The golden age of Edo Kiriko was from the Taisho period to the beginning of the Showa period (1926-1989). In 1985, it was recognised as a traditional Tokyo craft, and in 2002, it received the title of a traditional Japanese craft from the Ministry of Economy, Trade and Industry.

How It’s made

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The intricate and painstaking process of Edo Kiriko requires a masterful level of artistry and accuracy. It all starts with selecting the finest glass, which is then cut and moulded into its desired shape. As if that wasn’t enough, the glass is buffed and polished to perfection using a combination of diamond dust, cerium oxide, and other abrasives. This process is repeated multiple times until the glass is as smooth and lustrous as a diamond!

Once the glass has been polished to the desired level of smoothness, the artisan begins cutting and engraving the design. The skilled glassblower blasts a shape out of the clear glass into a thin sheet of coloured glass and then spins this in the air to create the final work of art. This is done using various tools, including chisels, hammers, and gravers. The artisan carefully cuts and shapes the glass to create the desired configuration, taking great care to ensure that the lines are clean and precise.

The finished product is a work of art that is both beautiful and functional. Intricate patterns are carved into the surface with various whetstones, creating a striking visual clash between the opaque-coloured outer and the see-through clear glass. You get a two-layer structure where the exterior is colourful glass and the inner is clear glass. Aside from fish designs mentioned earlier, plant motifs, such as chrysanthemums or hemp leaves, are often used in traditional Japanese Edo kiriko glass art.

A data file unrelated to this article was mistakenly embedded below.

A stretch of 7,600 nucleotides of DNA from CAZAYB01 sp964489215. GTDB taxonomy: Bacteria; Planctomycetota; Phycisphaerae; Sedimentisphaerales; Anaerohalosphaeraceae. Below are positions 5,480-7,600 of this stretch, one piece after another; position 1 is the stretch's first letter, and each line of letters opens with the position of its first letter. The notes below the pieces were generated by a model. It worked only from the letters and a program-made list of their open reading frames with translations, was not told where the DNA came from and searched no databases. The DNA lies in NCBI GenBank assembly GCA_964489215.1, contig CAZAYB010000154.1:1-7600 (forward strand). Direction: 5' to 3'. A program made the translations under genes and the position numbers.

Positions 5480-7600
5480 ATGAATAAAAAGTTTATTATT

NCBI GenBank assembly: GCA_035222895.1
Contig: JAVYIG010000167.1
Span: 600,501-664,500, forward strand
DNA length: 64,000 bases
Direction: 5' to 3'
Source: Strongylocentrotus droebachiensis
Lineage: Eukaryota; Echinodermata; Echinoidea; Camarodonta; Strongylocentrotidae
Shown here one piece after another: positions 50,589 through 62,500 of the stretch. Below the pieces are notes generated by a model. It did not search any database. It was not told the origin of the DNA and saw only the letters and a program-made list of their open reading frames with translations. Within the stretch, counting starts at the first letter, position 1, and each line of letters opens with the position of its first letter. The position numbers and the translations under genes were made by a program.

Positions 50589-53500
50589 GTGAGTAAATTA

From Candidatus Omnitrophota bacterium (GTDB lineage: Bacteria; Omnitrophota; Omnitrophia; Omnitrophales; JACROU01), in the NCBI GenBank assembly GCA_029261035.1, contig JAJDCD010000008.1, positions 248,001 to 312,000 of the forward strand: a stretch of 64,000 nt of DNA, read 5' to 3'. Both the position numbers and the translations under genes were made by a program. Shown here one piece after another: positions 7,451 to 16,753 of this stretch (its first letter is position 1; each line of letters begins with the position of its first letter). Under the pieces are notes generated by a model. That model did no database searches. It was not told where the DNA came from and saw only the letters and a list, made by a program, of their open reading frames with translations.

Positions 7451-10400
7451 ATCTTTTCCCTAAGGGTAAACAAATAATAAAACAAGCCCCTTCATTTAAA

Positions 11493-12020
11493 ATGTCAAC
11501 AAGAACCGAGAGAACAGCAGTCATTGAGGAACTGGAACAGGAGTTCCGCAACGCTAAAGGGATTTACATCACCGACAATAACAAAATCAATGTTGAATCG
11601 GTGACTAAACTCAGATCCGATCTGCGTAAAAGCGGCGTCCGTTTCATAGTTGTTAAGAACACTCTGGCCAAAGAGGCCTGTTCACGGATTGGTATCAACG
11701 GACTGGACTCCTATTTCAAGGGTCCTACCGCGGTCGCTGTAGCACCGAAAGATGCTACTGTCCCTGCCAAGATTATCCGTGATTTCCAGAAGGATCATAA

The glassware is prized for its intricate and elegant designs and is often used for special occasions and as gifts. Today, it is a valued part of Japanese culture, protected and promoted by the Japanese government as an important cultural asset.

Edo Kiriko & Japanese Whiskey Glasses

Edo Kiriko is admired for its beauty and craftsmanship and is also highly sought after by collectors. Edo Kiriko glassware is considered a valuable investment, often passed down through the generations as a treasured heirloom.

One of the most popular and well-known applications of Edo Kiriko is creating Japanese whiskey glasses. Japanese Whiskey glasses are prized for their intricate and elegant designs and are often used to serve whiskey and other spirits on special occasions.

In addition to traditional Edo Kiriko glassware, many contemporary artists push the art form’s boundaries. These artists use traditional techniques and materials and incorporate modern elements and themes. This has helped keep Edo Kiriko relevant and vibrant and ensured that the art form will continue to thrive.

Final Words

The classic glassblowing technique is a unique and fascinating art form deeply rooted in Japanese culture. From its humble beginnings in the Edo period to its current status as a valued cultural asset, Edo Kiriko has a rich and storied history. Whether you are an art collector, a fan of Japanese culture, or simply someone who appreciates beauty and craftsmanship, Edo Kiriko is an art form that captivates and inspires.